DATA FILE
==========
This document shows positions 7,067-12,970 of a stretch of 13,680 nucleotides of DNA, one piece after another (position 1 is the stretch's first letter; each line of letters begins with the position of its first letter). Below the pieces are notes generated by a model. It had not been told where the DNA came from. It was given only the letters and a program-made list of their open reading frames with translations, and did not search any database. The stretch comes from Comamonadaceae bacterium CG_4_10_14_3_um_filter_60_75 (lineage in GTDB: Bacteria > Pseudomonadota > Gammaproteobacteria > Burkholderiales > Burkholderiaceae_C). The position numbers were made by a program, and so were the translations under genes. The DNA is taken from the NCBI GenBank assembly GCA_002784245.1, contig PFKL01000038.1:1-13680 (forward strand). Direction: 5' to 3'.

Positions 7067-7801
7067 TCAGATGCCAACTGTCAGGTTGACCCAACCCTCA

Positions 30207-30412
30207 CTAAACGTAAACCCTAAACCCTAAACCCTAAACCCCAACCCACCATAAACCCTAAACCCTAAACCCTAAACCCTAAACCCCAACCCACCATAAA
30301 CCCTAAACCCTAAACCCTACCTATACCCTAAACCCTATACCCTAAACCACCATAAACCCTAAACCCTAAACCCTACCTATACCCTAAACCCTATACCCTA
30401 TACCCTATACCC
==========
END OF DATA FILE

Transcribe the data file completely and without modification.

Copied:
This document shows positions 7,067-12,970 of a stretch of 13,680 nucleotides of DNA, one piece after another (position 1 is the stretch's first letter; each line of letters begins with the position of its first letter). Below the pieces are notes generated by a model. It had not been told where the DNA came from. It was given only the letters and a program-made list of their open reading frames with translations, and did not search any database. The stretch comes from Comamonadaceae bacterium CG_4_10_14_3_um_filter_60_75 (lineage in GTDB: Bacteria > Pseudomonadota > Gammaproteobacteria > Burkholderiales > Burkholderiaceae_C). The position numbers were made by a program, and so were the translations under genes. The DNA is taken from the NCBI GenBank assembly GCA_002784245.1, contig PFKL01000038.1:1-13680 (forward strand). Direction: 5' to 3'.

Positions 7067-7801
7067 TCAGATGCCAACTGTCAGGTTGACCCAACCCTCA

Positions 30207-30412
30207 CTAAACGTAAACCCTAAACCCTAAACCCTAAACCCCAACCCACCATAAACCCTAAACCCTAAACCCTAAACCCTAAACCCCAACCCACCATAAA
30301 CCCTAAACCCTAAACCCTACCTATACCCTAAACCCTATACCCTAAACCACCATAAACCCTAAACCCTAAACCCTACCTATACCCTAAACCCTATACCCTA
30401 TACCCTATACCC